Often overlooked and underestimated, nicotine is a drug that is highly addictive and hard to quit. Use of nicotine began in the West when early settlers found the tobacco plant growing in the Americas shortly after arriving in the 1500s. Despite being just one of a number of plants containing nicotine, tobacco became a primary export for early Americans who would transport dried and shredded tobacco leaves back across the Atlantic to buyers in Europe. Then in 1604, King James of England put a large tax on tobacco because he didn’t think much good came from smoking it.
King James wasn’t wrong, but it didn’t matter because smoking tobacco was becoming a new fad. Even children were eager to get their hands on the stuff.
Today, we know that smoking tobacco is extremely bad for one’s health, leading to lung problems, heart problems, and cancer. Research has shown that people who smoke tobacco for many years experience reduced quality of life as they get older. Some of the effects they experience include difficulty breathing, poor circulation, and an increased likelihood of contracting other illnesses. According to data, smoking tobacco lowers a person’s life expectancy by more than 10 years and will contribute to the death of half of the people who don’t quit.
The Dangers of Nicotine
With cigarettes, most of the health risks are actually related to tobacco in general rather than being from the nicotine in tobacco products. However, nicotine isn’t perfectly safe. In addition to being very addictive, nicotine is also poisonous. It’s impossible to inhale a fatal dose of nicotine through smoking tobacco. But other nicotine products have made people sick and even killed children and pets. The new e-cigarette and vape devices, like Juul, contribute to this danger. The liquids used to vape have high doses of nicotine, much higher than natural tobacco. Excessive vaping can lead to mild nicotine poisoning. If someone accidentally drinks or spills the juice on their skin, serious nicotine poisoning is possible.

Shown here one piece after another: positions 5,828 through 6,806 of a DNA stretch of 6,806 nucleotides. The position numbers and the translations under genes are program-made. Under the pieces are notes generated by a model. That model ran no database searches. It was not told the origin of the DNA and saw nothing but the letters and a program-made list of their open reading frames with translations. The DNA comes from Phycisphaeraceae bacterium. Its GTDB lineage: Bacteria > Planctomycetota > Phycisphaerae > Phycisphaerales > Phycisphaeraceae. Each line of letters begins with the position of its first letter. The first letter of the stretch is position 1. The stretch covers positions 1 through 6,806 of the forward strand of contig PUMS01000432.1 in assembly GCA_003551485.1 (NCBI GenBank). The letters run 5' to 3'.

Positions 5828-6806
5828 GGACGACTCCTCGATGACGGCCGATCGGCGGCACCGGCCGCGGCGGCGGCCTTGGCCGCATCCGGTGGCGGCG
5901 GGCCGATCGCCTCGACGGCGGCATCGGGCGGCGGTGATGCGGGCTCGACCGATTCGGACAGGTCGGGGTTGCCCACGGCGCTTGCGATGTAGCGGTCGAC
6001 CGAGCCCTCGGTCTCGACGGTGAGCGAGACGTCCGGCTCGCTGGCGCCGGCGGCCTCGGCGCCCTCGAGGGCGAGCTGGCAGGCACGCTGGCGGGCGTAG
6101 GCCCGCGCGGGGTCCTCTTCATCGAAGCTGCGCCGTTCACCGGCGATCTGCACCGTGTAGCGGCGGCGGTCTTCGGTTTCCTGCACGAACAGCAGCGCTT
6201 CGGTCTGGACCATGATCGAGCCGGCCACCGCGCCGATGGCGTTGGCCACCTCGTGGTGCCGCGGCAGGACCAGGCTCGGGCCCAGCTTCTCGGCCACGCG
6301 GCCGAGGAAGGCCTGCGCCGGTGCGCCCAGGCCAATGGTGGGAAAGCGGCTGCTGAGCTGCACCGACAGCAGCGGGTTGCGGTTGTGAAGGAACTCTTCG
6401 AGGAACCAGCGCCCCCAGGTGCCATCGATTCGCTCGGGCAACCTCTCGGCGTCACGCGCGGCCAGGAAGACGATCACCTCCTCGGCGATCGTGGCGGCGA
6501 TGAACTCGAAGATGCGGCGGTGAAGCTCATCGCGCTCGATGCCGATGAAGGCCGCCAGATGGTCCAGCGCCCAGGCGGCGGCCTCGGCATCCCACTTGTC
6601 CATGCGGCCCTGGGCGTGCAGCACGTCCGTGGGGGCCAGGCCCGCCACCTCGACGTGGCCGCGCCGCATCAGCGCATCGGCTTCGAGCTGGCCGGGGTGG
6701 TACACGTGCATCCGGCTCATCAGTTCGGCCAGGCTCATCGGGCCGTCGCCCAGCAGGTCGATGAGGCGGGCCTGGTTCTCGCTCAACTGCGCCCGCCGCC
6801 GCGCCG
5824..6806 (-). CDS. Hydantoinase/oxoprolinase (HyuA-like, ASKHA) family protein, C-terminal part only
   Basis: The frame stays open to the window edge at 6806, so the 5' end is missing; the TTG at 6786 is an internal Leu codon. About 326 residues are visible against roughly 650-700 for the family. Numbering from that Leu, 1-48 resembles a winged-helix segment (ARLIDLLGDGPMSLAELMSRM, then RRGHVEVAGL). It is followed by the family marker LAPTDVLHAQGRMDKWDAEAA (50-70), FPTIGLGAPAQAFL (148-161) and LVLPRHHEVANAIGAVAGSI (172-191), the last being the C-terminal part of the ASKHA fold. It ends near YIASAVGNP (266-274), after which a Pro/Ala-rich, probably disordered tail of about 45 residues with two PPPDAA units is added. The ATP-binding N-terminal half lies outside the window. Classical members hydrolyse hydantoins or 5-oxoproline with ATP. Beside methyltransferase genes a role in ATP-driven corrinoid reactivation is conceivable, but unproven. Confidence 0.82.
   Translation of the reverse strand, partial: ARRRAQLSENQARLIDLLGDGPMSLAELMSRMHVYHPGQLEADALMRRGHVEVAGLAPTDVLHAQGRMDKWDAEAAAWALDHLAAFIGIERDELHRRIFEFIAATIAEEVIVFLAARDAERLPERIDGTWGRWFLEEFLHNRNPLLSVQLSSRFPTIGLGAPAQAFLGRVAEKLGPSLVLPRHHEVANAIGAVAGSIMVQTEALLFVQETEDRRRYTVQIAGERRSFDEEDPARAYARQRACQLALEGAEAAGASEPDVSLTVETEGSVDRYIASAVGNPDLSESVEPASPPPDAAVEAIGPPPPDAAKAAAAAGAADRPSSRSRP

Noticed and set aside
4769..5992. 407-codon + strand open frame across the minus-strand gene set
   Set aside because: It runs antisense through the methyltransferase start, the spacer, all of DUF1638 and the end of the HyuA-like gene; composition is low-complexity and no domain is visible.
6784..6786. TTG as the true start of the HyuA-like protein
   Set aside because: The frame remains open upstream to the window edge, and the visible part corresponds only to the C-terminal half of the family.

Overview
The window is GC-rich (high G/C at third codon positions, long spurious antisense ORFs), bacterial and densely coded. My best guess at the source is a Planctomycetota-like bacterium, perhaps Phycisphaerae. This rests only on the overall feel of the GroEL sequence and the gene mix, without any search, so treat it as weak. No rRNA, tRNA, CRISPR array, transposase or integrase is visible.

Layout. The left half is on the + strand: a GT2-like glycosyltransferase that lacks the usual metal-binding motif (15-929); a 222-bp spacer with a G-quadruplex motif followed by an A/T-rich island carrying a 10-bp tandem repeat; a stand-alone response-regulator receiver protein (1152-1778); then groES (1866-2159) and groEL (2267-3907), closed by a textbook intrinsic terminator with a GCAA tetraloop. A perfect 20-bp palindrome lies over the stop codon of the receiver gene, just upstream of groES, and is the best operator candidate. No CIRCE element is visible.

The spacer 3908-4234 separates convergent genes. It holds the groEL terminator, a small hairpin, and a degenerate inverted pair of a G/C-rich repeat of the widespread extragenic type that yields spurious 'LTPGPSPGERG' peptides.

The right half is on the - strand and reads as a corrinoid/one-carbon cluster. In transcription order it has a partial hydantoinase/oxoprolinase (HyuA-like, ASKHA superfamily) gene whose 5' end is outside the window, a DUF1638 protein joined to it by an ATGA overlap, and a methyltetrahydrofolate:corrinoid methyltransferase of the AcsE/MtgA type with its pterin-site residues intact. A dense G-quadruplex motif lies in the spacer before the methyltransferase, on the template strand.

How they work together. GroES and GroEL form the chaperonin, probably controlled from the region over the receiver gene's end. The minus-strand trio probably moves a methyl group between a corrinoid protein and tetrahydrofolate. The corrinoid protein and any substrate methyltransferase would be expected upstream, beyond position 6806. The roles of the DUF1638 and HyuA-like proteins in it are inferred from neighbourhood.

Nicotine also poses a special danger to kids and teens because their brains are still developing. Nicotine affects the neurotransmitters in the brain that regulate important cerebral functions. Studies have shown that teens who abuse Juul or other vape devices have underdevelopment in certain areas of the brain. This can affect things like impulse control and attention span.
Furthermore, there’s evidence that nicotine is a gateway drug to both marijuana and cocaine. Data collected about human behavior shows this relationship. In experiments, it was discovered that mice experience more intense effects from cocaine when they are given nicotine for a period of seven days preceding their exposure to the cocaine. There are also indications mice that were previously exposed to nicotine would display a more intense affinity for cocaine in the future. Because of these experiments, scientists have become immensely concerned that the use of nicotine, especially in high levels such as in the Juul, makes teens more likely to become addicted to more dangerous drugs later in life.